Southern white rhinosSouthern white rhinos

Back from the Brink

The southern white rhino (Ceratotherium simum) is listed as near threatened by the International Union for Conservation of Nature (IUCN). According to the IUCN, this subspecies was on the brink of extinction by the end of the 19th century - having been reduced to just one small population of approximately 20-50 animals in South Africa. However, in one of the most successful collective conservation efforts of the century, there are now thriving populations in east and southern Africa – totalling over 20,000 animals.

60K for a Kilo of Keratin?

While their numbers are far more stable than their black rhino cousins (estimated at just over 5,000), their horn is still just as sought after by criminal gangs. Demand comes from Asia and the Middle East, where rhino horn is considered to have medicinal properties and is used to make ornamental dagger handles. A kilo of rhino horn can fetch up to $60,000 on the black market, but ironically, it is just made of the same substance as human fingernails – keratin.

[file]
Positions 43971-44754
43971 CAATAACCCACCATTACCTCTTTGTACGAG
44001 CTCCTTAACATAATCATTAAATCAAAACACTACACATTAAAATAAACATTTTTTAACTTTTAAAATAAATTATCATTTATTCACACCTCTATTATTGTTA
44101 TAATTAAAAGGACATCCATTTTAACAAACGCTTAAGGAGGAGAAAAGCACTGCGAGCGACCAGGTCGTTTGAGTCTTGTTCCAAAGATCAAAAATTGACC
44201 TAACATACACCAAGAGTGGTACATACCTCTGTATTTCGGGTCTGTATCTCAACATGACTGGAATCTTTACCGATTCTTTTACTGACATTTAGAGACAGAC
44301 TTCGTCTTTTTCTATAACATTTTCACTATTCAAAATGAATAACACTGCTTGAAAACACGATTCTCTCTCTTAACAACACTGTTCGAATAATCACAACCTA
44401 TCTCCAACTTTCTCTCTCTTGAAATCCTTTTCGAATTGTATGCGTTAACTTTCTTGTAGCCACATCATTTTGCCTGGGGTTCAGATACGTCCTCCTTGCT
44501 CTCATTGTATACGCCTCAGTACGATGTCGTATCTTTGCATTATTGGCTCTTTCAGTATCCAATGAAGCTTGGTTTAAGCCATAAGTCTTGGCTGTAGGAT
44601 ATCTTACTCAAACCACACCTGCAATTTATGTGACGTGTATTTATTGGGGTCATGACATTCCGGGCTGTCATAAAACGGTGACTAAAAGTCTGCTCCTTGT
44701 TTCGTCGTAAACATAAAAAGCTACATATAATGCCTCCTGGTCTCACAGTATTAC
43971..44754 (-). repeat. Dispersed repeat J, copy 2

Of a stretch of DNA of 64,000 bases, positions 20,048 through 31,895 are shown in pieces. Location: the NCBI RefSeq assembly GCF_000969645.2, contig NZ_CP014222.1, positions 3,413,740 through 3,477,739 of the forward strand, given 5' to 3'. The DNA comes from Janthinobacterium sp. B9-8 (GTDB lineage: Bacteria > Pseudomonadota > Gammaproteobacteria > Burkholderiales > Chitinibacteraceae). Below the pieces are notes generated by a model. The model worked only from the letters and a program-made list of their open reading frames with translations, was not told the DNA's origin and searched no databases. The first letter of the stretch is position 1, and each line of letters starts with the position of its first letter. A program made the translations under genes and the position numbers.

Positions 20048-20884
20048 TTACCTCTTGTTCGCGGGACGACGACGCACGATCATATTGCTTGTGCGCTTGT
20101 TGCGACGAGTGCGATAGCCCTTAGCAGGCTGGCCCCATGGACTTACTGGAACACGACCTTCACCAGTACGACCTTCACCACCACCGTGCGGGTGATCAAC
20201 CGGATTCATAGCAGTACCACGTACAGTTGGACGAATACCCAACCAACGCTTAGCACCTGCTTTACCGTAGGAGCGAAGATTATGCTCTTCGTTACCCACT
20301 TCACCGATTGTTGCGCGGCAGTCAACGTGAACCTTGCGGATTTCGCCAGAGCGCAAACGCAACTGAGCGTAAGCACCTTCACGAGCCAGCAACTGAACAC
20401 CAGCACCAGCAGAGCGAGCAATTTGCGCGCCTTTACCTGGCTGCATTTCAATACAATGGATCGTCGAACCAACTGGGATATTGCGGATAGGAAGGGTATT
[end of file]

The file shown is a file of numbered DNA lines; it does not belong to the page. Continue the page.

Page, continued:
Did You Know?

Ol Pejeta conservancy has 30 southern whites. The first animals were introduced into Ol Pejeta in 2005. The presence of southern whites on the Conservancy was instrumental in enabling the translocated northern white rhino from Dvur Kralove Zoo to settle into African life when they arrived from the Czech Republic in 2009. Introducing the newcomers to random groups of wild southern whites in their natural environment evoked natural behavior amongst them. Over time, the natural traits became more prominent -  even motivating the northern white to begin mating.

There is actually no colour difference between white and black rhino. The name is said to have been a mistranslation of the Afrikaans word ‘weit’ meaning ‘wide’ – which refers to their square shaped lips used for grazing. This is the main distinction between white rhino and black, which have a hooked lip for browsing.

The southern white rhino is said to have the most complex social structure of all rhino subspecies (a group of rhinos is called a crash!) and prefer open grass plains making them easier to spot on safari.